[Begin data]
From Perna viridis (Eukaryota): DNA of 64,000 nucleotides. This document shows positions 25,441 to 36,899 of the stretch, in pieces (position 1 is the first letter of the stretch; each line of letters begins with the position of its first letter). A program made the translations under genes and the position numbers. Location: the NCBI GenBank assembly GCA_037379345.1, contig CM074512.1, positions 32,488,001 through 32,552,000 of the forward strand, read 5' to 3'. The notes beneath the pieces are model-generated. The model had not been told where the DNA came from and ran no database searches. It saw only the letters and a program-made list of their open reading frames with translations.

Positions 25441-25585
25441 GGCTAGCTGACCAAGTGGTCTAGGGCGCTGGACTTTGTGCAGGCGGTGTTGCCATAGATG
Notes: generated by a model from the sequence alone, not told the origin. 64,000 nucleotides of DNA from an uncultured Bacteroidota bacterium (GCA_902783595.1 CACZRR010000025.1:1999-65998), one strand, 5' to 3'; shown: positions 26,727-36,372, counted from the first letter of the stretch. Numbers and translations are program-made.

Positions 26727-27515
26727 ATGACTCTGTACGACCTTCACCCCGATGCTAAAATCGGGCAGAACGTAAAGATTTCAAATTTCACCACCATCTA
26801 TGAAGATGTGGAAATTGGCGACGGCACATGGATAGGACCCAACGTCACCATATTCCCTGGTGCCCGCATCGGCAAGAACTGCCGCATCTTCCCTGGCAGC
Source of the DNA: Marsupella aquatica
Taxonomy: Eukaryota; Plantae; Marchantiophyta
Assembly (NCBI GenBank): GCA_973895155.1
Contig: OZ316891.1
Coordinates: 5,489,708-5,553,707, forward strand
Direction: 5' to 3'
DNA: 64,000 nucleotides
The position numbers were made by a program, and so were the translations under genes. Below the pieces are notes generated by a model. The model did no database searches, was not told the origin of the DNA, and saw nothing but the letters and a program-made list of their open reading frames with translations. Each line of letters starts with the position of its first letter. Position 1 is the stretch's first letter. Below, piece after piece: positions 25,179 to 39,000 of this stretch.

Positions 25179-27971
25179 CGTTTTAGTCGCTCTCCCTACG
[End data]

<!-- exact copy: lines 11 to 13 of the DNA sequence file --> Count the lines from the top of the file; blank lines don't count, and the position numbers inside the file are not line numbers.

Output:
Contig: OZ316891.1
Coordinates: 5,489,708-5,553,707, forward strand
Direction: 5' to 3'